The China Diary: Step One – Getting a visa

August 2015 Posted in Other, Sports
When covering the Moscow Worlds in the  Luhzniki Stadium, site of 1980 Olympics, Steve Ritchie met Xin Li, a journalist from Beijing. “We were seated next to each other throughout the meet and became friends. She will also be at the Beijing Worlds and that will be fun to see her again.”

When covering the Moscow Worlds in the
Luhzniki Stadium, site of 1980 Olympics, Steve Ritchie met Xin Li, a journalist from Beijing. “We were seated next to each other throughout the meet and became friends. She will also be at the Beijing Worlds and that will be fun to see her again.”

By Steve Ritchie

My trip to China to cover the Track & Field World Championships this summer started with another, shorter trip.

After waiting for months to hear about my media credential for the biennial championships, I finally received an email from the Local Organizing Committee in Beijing. I needed to gather about 10 documents, and go in person to the Chinese Consulate in San Francisco to obtain a journalist visa.

Easy enough, I thought, and booked my flights to go down and back in the same day. I had been through this drill before, having gone to the Russian consulate in Seattle in 2013 to get a visa for the Worlds in Moscow and thought this would be much the same.

Like a wise person once said, don’t assume anything in this life.

Arriving in San Francisco, I took the BART train downtown and decided to walk the 20 blocks to the Chinese Consulate on Laguna Street, despite having recently injured my Achilles tendon. Limping up yet another hill, I realized too late I should have gotten a cab. There were none in sight.

After a 40-minute walk, I reached the consulate. Following instructions to turn the corner and go to the visa office, I was surprised to see a long line waiting outside. Then I saw – and heard – the amplified chants of protesters on the sidewalk in front of the entrance.

“China is a murderer, Shame on China. China is a Liar, Shame on China.” About 30 protesters were yelling in unison, aided by bullhorns and drums. The doors to the visa office were locked and a 100 or so people there to pick up or apply for visas were looking confused and disgruntled.

I soon gathered the protesters were Tibetans and sympathizers, who were assembled to protest the recent death of Tenzin Delek Rinpoche. A 65-year-old Tibetan Buddhist monk, Tenzin died in a Chinese prison in early July. He was serving a life sentence for allegedly “setting off explosions” and inciting separation of Tibet from China.

The U.S. State Department and a number of human rights organizations had long urged China to release Tenzin from prison, after he was convicted in a closed-door trial. Instead, Chinese authorities reportedly denied him medical care in prison, leading to his death.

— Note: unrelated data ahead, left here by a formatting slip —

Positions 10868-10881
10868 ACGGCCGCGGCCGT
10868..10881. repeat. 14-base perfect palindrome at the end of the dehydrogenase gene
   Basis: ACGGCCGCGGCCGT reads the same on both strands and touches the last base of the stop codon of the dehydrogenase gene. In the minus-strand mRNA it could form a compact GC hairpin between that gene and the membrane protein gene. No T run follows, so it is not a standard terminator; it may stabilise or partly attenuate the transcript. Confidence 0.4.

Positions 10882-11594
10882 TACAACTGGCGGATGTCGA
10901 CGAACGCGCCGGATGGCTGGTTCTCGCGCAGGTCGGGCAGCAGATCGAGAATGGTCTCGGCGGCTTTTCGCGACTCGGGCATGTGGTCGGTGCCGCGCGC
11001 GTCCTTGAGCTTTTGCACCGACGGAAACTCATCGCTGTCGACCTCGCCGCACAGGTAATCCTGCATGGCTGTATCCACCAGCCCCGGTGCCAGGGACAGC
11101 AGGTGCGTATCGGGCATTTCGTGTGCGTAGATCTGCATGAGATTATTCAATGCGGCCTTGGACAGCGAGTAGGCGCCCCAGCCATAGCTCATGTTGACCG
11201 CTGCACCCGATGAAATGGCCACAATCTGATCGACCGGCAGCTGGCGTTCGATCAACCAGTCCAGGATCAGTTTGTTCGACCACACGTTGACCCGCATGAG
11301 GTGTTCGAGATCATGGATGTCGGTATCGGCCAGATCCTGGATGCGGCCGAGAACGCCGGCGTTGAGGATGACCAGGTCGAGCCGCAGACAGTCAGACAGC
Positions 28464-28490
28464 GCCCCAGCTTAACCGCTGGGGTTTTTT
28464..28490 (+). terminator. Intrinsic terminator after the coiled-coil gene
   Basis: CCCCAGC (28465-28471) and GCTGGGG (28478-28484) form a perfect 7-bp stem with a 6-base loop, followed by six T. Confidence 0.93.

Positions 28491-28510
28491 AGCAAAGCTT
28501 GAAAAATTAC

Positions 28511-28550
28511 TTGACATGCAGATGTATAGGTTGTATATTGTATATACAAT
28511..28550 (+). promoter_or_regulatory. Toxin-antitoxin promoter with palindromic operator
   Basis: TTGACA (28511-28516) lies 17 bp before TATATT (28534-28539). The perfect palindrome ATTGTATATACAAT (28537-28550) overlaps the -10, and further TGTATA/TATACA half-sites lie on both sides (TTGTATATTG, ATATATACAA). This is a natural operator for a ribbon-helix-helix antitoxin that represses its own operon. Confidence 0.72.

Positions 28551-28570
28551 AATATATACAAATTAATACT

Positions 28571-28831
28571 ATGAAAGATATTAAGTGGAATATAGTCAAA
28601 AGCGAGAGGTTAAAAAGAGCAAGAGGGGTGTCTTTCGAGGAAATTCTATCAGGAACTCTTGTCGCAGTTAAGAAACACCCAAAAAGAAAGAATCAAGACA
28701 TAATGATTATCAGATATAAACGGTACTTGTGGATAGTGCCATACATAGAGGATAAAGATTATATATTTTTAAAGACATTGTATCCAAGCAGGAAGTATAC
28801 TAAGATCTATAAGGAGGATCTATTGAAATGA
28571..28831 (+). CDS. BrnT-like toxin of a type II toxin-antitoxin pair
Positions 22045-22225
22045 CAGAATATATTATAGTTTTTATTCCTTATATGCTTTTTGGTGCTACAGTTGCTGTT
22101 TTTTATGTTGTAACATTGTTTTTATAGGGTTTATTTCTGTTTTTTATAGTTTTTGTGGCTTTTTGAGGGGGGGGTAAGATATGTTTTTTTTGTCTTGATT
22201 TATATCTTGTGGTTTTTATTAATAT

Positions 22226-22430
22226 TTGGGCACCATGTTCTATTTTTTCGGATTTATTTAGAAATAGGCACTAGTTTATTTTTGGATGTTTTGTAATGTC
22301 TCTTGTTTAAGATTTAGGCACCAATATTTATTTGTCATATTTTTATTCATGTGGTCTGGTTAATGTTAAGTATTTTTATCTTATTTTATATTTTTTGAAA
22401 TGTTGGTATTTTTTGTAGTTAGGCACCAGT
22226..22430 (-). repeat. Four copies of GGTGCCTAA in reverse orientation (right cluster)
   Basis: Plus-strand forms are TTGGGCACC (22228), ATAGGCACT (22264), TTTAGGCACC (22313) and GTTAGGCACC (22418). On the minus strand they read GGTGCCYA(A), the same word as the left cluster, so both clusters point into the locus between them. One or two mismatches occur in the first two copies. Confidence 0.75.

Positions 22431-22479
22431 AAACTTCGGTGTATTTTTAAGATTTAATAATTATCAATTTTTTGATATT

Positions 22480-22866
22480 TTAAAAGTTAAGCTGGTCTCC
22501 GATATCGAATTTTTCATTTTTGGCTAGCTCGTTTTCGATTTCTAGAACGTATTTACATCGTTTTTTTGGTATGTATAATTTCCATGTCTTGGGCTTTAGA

When the protesters showed up, the consulate officials locked the doors and did not say when or if they would be reopening. Since I was just there for the day, I had no choice but to wait.

As minutes stretched into hours and the line to get in the consulate office kept growing, tempers began to flare. Some of those waiting needed to get their passports, which were locked up inside the office, in order to make flights that day or the next day. Verbal confrontations between those waiting and the protesters started to become more frequent and intense. I sympathized with the protesters, but I needed the visa. Another trip down here would be time and money wasted, so I stayed out of any arguments and focused on being calm and patient.

Nearly three hours passed. The door finally cracked open and two people near the door got in before it closed again. Ten minutes later it opened again. This time five people were let in. At that point the crowd surged forward en masse, pressing those near the door up against the walls and each other. It felt like I couldn’t move or breathe. I tried to stay upright so as not to be trampled. The doors finally opened again and stayed open. Despite the repeated instructions of the security guards, a single file line was never formed. I held my ground in the pushing, shoving, and yelling and after 10 minutes, I was ushered inside. The crush of the crowd had been so great the water in my backpack had burst open soaking everything inside. But I was in, and within 30 minutes had managed to submit the papers and had a receipt for a visa to be picked up in three days. My nieces, who live in the city, got the visa for me, saving me a trip to San Francisco, and the first hurdle for this trip was finally cleared. Next up: Navigating the “Great Firewall of China.”

Travel notes

Steve Ritchie will be covering the 2015 IAAF World Championships in Track and Field for The Oregonian, Statesman Journal and Bend Bulletin from Aug. 22-30. He also will be writing about his adventure for Our Town. The championships will be held at the “Birds Nest,” the main site of the 2008 Olympics in Beijing.

Ritchie has been a freelance writer since 2004, and has attended and written about three World Championships (Moscow, 2013; Daegu, South Korea, 2011; Berlin, 2009), as well as three Olympic Trials and numerous national championships. In June, Ritchie became the first recipient of the James O. Dunaway Memorial Award for excellence in track and field journalism, presented by the Track and Field Writers of America. James Dunaway was a freelance journalist who covered track and field for more than 50 years. Dunaway passed away earlier this year.

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